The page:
Video

    Video Pop-Up Art Comes to Your Living Room, Backyard and Elsewhere

    Around the world, independent artists and musicians wrestle with a common problem: where to exhibit or perform? Traditional spaces such as museums and galleries are reserved for bigger names, and renting a space is not feasible for many. Enter ArtsUp, which connects artists with venue owners. Whether it’s a living room, restaurant, office or even a boat, pop-up events are bringing music and art to unexpected places. Tina Trinh has more.
    Video

    Video Scotland’s Booming Whisky Industry Fears Brexit Hangover

    After Britain’s vote to leave the European Union, Scotland’s government wants to break away from the United Kingdom – fearing the nation’s exports are at risk. Among the biggest of these is whisky. Henry Ridgwell reports on a time of turmoil for those involved in the ancient art of distilling Scotland’s most famous product.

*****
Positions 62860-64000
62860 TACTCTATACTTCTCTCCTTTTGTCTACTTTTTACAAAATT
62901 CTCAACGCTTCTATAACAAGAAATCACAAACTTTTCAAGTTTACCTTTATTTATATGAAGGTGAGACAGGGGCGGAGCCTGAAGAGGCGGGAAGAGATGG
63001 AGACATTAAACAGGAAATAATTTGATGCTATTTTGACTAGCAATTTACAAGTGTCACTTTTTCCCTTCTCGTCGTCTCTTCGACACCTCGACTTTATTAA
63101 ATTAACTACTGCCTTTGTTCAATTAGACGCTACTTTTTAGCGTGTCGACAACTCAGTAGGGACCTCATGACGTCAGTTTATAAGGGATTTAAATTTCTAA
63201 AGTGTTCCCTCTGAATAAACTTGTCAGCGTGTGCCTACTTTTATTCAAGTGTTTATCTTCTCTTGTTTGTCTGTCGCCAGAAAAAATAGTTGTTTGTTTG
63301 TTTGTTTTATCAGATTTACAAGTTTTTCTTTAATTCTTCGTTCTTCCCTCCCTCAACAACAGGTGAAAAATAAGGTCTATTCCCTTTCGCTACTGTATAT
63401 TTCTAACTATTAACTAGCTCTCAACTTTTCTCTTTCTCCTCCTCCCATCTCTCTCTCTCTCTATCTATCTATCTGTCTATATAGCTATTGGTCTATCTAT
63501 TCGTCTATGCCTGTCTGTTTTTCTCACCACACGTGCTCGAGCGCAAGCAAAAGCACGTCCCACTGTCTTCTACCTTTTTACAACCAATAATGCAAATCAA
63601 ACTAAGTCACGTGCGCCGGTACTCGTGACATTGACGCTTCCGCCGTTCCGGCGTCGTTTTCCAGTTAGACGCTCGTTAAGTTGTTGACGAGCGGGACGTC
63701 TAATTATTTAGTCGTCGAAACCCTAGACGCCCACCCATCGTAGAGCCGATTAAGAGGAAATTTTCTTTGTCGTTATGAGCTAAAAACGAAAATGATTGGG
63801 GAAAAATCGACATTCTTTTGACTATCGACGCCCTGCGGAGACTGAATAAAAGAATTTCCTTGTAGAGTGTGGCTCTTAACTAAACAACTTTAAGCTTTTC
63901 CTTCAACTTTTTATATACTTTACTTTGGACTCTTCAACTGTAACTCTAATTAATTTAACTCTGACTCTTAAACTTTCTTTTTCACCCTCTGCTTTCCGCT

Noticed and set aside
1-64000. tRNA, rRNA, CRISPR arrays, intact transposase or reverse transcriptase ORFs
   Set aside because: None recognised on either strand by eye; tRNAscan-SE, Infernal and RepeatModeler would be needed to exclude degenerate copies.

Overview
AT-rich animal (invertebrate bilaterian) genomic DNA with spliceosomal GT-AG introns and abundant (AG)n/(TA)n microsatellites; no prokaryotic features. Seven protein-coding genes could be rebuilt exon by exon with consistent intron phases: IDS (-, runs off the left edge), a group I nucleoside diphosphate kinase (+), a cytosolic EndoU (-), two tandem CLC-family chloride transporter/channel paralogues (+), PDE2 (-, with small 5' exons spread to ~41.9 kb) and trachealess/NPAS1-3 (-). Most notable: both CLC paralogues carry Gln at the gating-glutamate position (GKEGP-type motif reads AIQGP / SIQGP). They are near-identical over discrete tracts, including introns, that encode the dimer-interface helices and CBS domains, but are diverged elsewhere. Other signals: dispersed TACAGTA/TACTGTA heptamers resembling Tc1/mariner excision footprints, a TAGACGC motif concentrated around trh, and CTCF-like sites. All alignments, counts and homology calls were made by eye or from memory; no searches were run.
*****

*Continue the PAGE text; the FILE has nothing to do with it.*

Special Report

    Adrift The Invisible African Diaspora

    More Americas News

    US to Address Illegal Immigration From Central America

    Costa Rica will aid in screening, and Obama administration will expand Central American Minors program to provide safer, more orderly entries of qualified youths

    85 Russian Athletes Barred from Rio Olympics Over Doping

    Among them - 2012 Olympic champion Alexander Dyachenko, one of five canoeists named in recent WADA report, alleging state-sponsored doping cover-up

    Commerce Thrives on US-Mexico Border

    Locals say there are many entangled issues at the border that require clearheaded examination, not heated rhetoric

    Colombia Declares End to Zika Epidemic Inside Country

    Colombia has reported nearly 100,000 cases of infection, with 21 cases of Zika-related microcephaly

    Life on the Line in Venezuela as Economic Crisis Worsens

    As country's lines have grown longer and more dangerous, they have become not only the stage for everyday life, but a backdrop to death

    Colombian Drug Lord Gets 35 Years in US Prison

    Daniel Barrera, convicted of trafficking hundreds of tons of cocaine, also fined $10 million